I think it’s mainly a financial analysis of the options [KWA vs. various DWSD offers]. A new source would require a whole new set of feasibility studies, I guess.

      That report found several issues [one having to do with the lack of electrical redundancy in the pump stations which it called a “major risk”] with the KWA proposal, and was therefor roundly shot down by Rowe, [who was involved in the KWA construction] and then thoroughly ignored by Kurtz, Wright [Walling?] etal.
      Uggh. I’m tired. Good night. :-{

      • wayoutwest says:

        Your link to the MT polemic/opinion piece is a bit dated but it shows Team Detroit is not taking their defeat well. Their monopoly control of Flint’s water supply allowed them to extort and extract money from that already devastated city and now that that control is ended they are projecting their sour grapes loser smears.

        It’s strange but also telling that this polemic warns that Flint only has shared control of the new KWA system, as if having absolutely no control under the DWSD monopoly is the preferred option for anyone but Detroit. The teaser rates, Hail Mary offer of half price water to keep Flint’s water supply under their control just shows how extreme that extortion was. The inclusion of the feared deadly ‘Fracking’ hobgoblin, in this fable, was quite lame, especially coming from the Motor City and I think the KWA is mandated to seek out and sell ‘water’ to all paying customers.

  12. Rayne says:

    lefty665 (1:19) — I am reposting your comment from the Comments And Tips page. Please treat posts tagged with ‘2016 AM roundup’ as open threads, thanks.

    Hey Rayne, Here’s another link on Zika It goes back to an article in the journal “Cell Host & Microbe” here .
    Looks like currently there’s no DNA match found between Zika in mosquitoes and people. Doesn’t mean Zika’s not a bad actor or that a match won’t be found, just that we ain’t there yet. Also observations that Zika is a quick mutator as a reason why that since identified in 1947 it hasn’t been causing severe problems until the last couple of years.
    Still puts the NIH/CDC releases in the “raise the profile and get people socialized to dealing with Zika” category rather than confirmed science. That’s probably a good thing. Waiting until after the fact on a fast mutating virus with multiple and perhaps evolving methods of transmission gives Zika a big head start. What if the common vector turns out to be something other than mosquitoes after we get everybody all jacked up?

    I swear you and I do not read the same things in reports, at all. I didn’t see any thing in that underlying report at to suggest the NIH/CDC are wrong. If anything, the report suggests not only that Zika mutates easily and quickly, but that a different vector of transmission is more likely with the Asian branch of Zika than with the African branch.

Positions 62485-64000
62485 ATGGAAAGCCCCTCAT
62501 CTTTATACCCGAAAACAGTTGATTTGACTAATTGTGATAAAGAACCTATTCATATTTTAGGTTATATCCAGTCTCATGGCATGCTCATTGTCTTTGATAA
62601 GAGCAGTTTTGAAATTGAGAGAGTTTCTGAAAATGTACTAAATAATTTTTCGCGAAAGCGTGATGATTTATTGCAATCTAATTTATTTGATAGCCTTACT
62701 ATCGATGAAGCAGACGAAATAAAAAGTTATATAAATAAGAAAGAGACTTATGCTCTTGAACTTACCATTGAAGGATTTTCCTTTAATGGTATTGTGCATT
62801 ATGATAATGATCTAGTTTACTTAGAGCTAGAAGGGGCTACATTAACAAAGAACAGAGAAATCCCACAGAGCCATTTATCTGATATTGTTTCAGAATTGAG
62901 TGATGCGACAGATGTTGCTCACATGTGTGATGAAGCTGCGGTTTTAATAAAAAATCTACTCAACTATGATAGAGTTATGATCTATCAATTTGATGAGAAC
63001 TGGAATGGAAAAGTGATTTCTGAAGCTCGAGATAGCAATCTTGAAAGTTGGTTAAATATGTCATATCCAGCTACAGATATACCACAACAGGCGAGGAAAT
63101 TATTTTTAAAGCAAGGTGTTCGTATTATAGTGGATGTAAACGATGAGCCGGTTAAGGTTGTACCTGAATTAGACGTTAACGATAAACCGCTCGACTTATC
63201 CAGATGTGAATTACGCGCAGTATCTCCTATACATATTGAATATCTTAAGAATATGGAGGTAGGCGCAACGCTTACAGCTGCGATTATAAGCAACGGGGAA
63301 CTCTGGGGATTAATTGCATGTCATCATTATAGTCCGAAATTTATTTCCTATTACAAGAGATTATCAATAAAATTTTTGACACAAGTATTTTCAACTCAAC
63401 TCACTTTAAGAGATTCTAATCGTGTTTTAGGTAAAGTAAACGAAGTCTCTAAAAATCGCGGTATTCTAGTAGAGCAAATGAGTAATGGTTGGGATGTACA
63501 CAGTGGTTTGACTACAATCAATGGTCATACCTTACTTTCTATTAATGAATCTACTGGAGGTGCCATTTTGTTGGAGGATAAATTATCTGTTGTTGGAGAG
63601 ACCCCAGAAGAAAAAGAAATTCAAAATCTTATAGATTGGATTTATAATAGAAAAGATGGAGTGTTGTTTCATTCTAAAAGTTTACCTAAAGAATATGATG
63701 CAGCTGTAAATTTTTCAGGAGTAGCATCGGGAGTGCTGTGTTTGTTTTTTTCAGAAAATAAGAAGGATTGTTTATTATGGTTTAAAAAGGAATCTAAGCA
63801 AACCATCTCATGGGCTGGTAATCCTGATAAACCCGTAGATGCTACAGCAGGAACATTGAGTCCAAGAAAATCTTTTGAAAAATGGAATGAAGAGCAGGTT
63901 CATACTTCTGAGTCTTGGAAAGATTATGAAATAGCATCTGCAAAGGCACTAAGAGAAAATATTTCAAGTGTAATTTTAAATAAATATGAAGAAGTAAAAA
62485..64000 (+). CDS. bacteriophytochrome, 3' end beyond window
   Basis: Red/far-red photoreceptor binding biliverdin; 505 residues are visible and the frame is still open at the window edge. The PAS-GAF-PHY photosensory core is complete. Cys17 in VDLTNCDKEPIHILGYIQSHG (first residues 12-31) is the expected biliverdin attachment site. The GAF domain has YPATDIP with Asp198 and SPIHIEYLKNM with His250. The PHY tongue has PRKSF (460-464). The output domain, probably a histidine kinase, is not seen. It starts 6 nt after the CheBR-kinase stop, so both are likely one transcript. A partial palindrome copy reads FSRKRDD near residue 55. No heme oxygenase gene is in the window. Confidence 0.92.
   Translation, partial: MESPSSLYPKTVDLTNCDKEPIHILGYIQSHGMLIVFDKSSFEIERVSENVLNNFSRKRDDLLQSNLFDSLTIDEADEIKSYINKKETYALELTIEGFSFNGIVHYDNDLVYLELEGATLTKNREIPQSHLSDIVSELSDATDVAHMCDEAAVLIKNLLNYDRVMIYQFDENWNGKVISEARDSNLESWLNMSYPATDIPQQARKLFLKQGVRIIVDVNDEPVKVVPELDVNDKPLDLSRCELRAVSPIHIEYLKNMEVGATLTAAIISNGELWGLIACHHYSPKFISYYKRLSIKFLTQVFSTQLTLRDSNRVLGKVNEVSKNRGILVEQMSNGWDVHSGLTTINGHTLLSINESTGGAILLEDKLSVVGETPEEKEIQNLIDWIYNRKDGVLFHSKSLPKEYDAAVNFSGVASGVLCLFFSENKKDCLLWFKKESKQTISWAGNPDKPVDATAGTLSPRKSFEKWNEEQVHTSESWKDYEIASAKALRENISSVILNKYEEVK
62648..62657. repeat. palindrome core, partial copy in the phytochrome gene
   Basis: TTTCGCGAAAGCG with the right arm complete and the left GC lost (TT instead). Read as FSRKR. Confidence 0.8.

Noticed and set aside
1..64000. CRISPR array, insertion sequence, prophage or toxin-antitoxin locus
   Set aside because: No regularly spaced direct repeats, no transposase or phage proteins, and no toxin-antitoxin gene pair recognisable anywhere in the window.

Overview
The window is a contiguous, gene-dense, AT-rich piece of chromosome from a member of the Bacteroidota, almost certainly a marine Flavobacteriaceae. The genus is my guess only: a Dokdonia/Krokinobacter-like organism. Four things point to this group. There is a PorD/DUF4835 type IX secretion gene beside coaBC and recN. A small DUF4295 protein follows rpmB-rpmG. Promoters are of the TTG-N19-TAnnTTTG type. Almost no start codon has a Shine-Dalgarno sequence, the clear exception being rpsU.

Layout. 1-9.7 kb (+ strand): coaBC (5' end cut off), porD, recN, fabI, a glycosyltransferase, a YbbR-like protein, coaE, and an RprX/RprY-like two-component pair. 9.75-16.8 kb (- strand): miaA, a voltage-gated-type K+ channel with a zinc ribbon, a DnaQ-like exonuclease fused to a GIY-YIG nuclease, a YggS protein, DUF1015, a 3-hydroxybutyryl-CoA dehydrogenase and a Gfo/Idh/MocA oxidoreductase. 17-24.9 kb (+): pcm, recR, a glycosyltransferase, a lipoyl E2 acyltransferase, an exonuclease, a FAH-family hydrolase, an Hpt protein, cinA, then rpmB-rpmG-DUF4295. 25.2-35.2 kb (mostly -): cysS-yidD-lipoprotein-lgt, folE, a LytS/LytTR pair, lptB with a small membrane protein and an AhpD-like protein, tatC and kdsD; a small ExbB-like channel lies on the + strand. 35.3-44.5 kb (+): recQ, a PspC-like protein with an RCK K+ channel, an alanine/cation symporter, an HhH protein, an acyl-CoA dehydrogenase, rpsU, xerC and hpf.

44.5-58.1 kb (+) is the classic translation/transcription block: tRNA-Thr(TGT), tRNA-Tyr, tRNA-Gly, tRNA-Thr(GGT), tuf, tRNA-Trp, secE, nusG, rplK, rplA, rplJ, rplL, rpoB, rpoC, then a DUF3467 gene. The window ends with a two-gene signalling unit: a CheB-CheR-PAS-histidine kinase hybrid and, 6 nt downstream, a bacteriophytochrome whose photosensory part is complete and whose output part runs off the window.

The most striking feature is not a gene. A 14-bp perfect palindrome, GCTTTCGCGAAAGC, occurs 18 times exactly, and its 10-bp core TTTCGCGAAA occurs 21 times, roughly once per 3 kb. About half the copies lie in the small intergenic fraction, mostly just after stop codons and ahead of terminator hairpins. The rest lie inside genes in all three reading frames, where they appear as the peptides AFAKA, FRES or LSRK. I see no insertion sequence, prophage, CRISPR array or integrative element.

The report specifically says,

    … Alternatively, it is possible that other routes of transmission, such as sexual transmission, may have a greater contribution to the wide spread of ZIKV in the Americas. Intriguingly, it was recently reported that New World strains of Aedes aegypti and albopictus are poor transmitters of ZIKV (Chouin-Carneiro et al., 2016). Clearly, more studies are urgently needed on natural vector transmission of ZIKV in Asia and the Americas, as well as the possibility of a more prominent contribution of alternative modes of transmission.

    Yeah. Sexual transmission. Which may be why the DNA hasn’t matched between a Zika patient and mosquitoes nearby — they didn’t check humans as vectors.

    The study also showed (12) strains isolated in Brazil alone (see the embedded chart), which is a huge number compared to the African lineage. That’s mind-boggling given how long the virus has been present in Brazil compared to African continent. Definitely suggests different vectors at work, ones that enhance mutation’s speed.

    Among those vectors within sexual transmission, human male-to-male transmission has already been documented in the U.S. — see this report. Same report also makes note of (5) other male-to-female/female-to-male cases documented in the U.S. as well. There may be more sexually transmitted cases still being evaluated and confirmed given the number of reports reflecting even higher numbers. With that many sexually transmitted cases in the U.S. already compared to — what, maybe ONE case by mosquito in U.S. — an entirely new set of problems has emerged, none of which change the relationship between Zika and microcephaly in Brazil.

  13. wayoutwest says: